Our Leamington dentists recommend you brush your teeth at least twice a day, and floss once a day. But some patients choose to skip flossing for a number of reasons. Here, we explain why flossing is important and why you should avoid skipping it.
The Importance of Flossing
Preventive oral hygiene is more than attending regular dental exams and cleanings. It also means practicing daily oral health routines at home, like brushing and flossing regularly.
Flossing once a day is the best way to clean between the teeth and under the gum line. It helps to clean these spaces, and prevent plaque from building up to prevent issues like cavities, gum disease and bad breath.
There are many myths about flossing, which can cause people to skip this vital oral health care practice altogether.
Here, our dentists debunk some of the myths about flossing and explain why you should never skip this important practice.
Myth: You only need to floss if you have food stuck in your teeth.
Brushing doesn't remove bacteria in between the teeth, so only a portion of the tooth surface is getting cleaned. Even if you don't feel or see something stuck between your teeth, there is plaque building up that can only be removed by flossing to prevent issues like cavities, gum disease and bad breath.
Myth: You can use mouthwash instead of floss.
Like brushing, mouthwash doesn't remove the plaque between your teeth. While mouthwash can be an effective supplement to your oral health care routine, it should never be used as a replacement for flossing.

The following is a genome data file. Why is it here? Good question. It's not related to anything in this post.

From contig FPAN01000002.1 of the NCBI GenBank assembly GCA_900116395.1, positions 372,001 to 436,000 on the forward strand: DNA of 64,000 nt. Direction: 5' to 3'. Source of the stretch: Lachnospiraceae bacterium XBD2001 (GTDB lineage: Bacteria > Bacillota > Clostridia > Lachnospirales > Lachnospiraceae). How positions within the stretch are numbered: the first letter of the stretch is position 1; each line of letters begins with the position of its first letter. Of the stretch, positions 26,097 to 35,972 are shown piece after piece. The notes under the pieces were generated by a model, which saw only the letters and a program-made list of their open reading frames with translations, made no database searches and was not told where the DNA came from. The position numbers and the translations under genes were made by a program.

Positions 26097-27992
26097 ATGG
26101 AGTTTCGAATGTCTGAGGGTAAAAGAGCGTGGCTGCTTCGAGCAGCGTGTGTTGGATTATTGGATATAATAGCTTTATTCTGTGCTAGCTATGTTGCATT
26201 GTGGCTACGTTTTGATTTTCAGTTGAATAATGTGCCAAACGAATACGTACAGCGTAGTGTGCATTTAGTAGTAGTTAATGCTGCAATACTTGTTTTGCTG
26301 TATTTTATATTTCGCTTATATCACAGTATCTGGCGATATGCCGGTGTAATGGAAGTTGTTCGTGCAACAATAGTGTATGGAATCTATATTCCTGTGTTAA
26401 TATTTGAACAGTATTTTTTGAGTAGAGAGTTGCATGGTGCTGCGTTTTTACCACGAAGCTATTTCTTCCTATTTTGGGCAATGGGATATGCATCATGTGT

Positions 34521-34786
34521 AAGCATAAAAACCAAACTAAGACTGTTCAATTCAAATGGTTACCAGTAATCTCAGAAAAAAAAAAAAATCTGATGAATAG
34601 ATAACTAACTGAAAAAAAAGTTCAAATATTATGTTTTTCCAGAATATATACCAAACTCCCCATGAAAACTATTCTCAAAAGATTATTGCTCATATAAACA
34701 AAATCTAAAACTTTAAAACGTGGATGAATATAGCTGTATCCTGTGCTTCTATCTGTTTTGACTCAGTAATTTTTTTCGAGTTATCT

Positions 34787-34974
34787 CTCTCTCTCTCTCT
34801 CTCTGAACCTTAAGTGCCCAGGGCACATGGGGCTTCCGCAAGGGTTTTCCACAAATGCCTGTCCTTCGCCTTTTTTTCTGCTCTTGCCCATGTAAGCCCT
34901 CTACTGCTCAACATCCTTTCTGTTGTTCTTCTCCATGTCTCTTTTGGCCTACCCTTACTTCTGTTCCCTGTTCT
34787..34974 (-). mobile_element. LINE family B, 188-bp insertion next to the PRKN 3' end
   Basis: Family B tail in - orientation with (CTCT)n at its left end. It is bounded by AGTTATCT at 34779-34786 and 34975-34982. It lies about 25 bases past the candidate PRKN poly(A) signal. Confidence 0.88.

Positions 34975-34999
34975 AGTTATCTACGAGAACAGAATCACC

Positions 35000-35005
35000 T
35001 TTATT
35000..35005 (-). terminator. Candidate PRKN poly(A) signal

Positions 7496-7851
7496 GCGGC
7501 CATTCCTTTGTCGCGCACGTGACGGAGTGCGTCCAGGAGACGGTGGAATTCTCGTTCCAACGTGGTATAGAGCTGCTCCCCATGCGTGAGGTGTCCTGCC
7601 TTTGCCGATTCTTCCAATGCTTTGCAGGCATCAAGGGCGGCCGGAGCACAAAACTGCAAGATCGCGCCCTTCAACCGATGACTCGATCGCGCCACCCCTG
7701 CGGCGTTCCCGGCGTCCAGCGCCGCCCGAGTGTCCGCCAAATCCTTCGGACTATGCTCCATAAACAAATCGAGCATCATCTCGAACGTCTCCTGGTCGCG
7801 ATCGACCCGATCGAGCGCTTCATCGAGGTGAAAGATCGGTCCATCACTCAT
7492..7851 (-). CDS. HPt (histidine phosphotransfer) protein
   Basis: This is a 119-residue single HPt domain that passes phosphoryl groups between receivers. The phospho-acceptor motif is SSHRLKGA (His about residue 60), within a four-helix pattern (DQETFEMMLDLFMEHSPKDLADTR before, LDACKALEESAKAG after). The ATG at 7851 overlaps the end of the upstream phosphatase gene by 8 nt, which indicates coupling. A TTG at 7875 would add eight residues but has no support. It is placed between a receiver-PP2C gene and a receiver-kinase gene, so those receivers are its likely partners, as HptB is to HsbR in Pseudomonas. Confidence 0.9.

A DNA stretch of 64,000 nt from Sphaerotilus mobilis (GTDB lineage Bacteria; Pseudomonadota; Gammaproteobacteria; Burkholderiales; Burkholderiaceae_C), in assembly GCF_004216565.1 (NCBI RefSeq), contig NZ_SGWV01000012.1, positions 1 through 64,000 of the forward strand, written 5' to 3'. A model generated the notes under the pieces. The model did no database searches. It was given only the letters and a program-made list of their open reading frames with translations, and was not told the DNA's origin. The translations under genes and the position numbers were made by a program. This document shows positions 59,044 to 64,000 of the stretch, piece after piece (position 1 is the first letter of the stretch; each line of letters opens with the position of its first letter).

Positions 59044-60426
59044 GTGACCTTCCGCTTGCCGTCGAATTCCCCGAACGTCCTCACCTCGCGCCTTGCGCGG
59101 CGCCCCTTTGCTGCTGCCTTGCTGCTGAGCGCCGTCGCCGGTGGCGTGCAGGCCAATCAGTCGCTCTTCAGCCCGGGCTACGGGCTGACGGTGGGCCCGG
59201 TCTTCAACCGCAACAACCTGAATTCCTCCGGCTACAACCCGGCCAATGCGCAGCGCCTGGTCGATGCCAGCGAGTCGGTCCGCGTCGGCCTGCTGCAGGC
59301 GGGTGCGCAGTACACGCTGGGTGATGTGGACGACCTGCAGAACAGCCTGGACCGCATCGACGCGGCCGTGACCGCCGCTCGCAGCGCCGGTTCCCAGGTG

Myth: You can't floss if you are wearing braces.
It may be more difficult to floss if you have traditional metal braces, but it is still necessary. Flossing will help keep your gum line clean and free from plaque buildup during your orthodontic treatment. Today, there are also alternative orthodontic treatment options, like Invisalign clear aligners, that can be removed for brushing and flossing to make the process easier.
Myth: Your children are too young to floss.
The earlier children begin flossing their teeth, the more likely it is that they will continue with good oral hygiene practices as adults. If they have trouble flossing on their own, try motivating and assisting them along the way. You can floss for your child if they are younger than ten years old.
Myth: Your gums bleed when you floss, so you should stop.
When flossing, if your gums bleed, you probably need to floss more frequently. Your gums are less likely to bleed as you floss more frequently. Be sure to discuss any worries with your dentist if your gums bleed continuously even after routine flossing because this could be an indication of periodontal disease or another dental problem.